Djokovic thanks fans for their support as he spends second night in immigration detention while legal teams prepare court fight


Novak Djokovic on Friday thanked people around the world for their support amid a visa row over COVID-19 vaccines that has seen him being detained at a Melbourne hotel ahead of this month's Australian Open.

Key points:

  • Novak Djokovic's legal team is expected to file documents today in his challenge against his deportation from Australia
  • A political storm has erupted over the tennis player's detention, with the Australian Home Affairs Minister telling him he was free to leave the country
  • Djokovic received support from some of his fellow pros, but former coach Boris Becker said the Serbian risked his career by not getting vaccinated

"Thank you to people around the world for your continuous support. I can feel it and it is greatly appreciated," the Serbian wrote on Instagram.

The message comes after the tennis star spent a second night in a Melbourne immigration detention hotel as his legal team prepares for a court battle to try and have the world number one's visa cancellation overturned.

Instead of spending Friday visiting the Holy Trinity Serbian Orthodox Church in Brunswick East, as he does for Orthodox Christmas each year, Djokovic remained in detention at the Park Hotel in Carlton as he waits to see if he will be able to stay in the country to compete in the Australian Open.

Novak Djokovic posted an Instagram story thanking fans for their support.

Djokovic was stopped at Melbourne airport on Wednesday night after the federal government cancelled his visa for failing to meet its entry requirement that all non-citizens be fully vaccinated against COVID-19.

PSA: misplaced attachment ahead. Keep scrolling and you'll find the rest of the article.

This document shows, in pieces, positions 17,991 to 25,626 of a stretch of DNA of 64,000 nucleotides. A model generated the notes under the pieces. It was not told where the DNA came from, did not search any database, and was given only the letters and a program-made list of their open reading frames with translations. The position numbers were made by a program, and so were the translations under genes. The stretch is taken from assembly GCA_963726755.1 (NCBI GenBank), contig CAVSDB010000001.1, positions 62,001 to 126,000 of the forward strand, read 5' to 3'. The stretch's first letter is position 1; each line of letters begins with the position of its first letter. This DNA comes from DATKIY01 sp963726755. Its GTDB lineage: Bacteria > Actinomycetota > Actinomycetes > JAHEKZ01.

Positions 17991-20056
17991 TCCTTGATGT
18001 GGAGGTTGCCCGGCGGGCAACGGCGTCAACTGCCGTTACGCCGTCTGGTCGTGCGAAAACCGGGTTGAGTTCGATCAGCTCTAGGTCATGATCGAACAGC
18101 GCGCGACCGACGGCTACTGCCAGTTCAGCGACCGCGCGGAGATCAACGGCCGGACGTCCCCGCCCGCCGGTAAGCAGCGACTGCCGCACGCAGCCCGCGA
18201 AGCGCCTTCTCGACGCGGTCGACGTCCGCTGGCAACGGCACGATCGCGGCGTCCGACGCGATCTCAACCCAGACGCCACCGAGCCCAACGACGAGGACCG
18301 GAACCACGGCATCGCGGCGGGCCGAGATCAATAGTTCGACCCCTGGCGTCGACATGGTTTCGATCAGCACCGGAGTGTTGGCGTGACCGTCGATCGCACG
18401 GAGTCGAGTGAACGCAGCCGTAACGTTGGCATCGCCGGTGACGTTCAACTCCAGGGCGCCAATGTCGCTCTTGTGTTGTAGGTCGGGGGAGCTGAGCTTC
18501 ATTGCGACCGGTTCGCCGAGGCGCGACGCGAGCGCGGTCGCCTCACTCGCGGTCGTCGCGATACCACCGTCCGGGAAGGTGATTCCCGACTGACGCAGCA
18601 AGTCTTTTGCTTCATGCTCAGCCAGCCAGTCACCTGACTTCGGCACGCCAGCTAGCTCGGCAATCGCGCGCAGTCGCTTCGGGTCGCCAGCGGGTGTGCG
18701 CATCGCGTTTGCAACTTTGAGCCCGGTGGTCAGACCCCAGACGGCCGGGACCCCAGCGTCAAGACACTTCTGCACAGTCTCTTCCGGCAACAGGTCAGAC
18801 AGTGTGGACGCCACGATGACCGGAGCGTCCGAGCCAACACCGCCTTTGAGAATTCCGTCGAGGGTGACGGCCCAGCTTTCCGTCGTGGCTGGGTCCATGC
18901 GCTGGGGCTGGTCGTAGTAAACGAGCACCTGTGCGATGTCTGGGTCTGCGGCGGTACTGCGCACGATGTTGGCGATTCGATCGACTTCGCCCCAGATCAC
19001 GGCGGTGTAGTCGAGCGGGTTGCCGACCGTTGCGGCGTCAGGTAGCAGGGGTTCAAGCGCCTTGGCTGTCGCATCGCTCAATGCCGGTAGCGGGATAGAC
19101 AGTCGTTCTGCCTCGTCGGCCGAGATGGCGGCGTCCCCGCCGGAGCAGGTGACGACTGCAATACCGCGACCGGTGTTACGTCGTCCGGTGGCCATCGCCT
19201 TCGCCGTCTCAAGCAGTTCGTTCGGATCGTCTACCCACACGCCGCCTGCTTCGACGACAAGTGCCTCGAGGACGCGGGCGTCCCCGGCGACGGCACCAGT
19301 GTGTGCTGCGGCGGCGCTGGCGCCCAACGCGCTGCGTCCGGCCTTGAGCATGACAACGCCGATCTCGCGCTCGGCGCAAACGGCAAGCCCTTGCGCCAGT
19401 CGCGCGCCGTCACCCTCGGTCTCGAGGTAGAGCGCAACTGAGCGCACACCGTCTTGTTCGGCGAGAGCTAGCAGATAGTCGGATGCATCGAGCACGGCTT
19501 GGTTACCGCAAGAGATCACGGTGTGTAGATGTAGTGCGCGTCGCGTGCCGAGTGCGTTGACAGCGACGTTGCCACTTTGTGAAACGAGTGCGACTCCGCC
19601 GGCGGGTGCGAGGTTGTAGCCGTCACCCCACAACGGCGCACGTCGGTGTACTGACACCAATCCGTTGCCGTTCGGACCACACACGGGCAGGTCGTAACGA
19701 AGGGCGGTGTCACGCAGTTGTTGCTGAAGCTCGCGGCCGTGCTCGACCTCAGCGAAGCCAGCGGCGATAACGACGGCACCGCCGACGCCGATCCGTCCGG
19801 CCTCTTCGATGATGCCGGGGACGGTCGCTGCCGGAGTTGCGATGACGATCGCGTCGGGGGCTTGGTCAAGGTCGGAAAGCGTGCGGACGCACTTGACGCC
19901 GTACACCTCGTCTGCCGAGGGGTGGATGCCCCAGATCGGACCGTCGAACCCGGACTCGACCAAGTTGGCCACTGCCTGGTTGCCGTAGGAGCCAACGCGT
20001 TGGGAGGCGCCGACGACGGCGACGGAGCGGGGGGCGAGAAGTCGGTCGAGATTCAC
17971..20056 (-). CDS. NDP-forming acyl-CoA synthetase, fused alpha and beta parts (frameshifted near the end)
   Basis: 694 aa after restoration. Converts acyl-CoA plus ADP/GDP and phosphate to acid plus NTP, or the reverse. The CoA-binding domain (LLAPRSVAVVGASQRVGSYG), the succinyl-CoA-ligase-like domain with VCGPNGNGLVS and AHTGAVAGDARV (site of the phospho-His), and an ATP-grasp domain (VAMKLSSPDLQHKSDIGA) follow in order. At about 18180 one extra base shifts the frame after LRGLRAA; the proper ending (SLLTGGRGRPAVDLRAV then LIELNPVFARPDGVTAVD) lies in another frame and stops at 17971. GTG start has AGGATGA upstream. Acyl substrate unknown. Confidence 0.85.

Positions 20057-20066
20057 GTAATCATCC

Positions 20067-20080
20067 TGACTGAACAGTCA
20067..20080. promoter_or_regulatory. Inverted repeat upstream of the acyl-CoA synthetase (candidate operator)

The Serbian's legal team is today expected to file further documents in his challenge in the Federal Circuit and Family Court, which is scheduled to resume on Monday at 10:00am.

Judge Anthony Kelly has ordered that Djokovic cannot be deported before 4:00pm on Monday.

Supporters protested outside the hotel where Djokovic is being detained.(AP: Hamish Blair)

On Friday, the political fallout of the Australian government's decision continued to escalate.

Serbian President Aleksander Vucic called for Australia to stop the "harassment" of Djokovic, while the Serbian Ministry of Foreign Affairs made representations to the Australian ambassador "regarding the inappropriate and inhumane treatment to which the best tennis player in the world".

Foreign Affairs Minister Karen Andrews said Djokovic was free to leave the country at any time.

Space to play or pause, M to mute, left and right arrows to seek, up and down arrows for volume.WatchDuration: 1 minute 27 seconds1m 27s The Victorian government is deflecting responsibility for Novak Djokovic immigration detention saga.

Meanwhile, the Victorian government yesterday said it was unaware of federal correspondence with Tennis Australia that warned unvaccinated players would not be granted exemptions to enter the country if they had recently contracted COVID-19.

Djokovic's family members complained about the tennis player's treatment, saying he was the victim of a "worldwide scandal" and was being kept in a hotel with bugs and poor food.

Space to play or pause, M to mute, left and right arrows to seek, up and down arrows for volume.WatchDuration: 1 minute 21 seconds1m 21s 'Shame on them': Novak Djokovic's supporters slam the Australian government.

The hotel also houses dozens of refugees and asylum seekers, most of whom were brought to Australia for medical treatment from offshore detention facilities.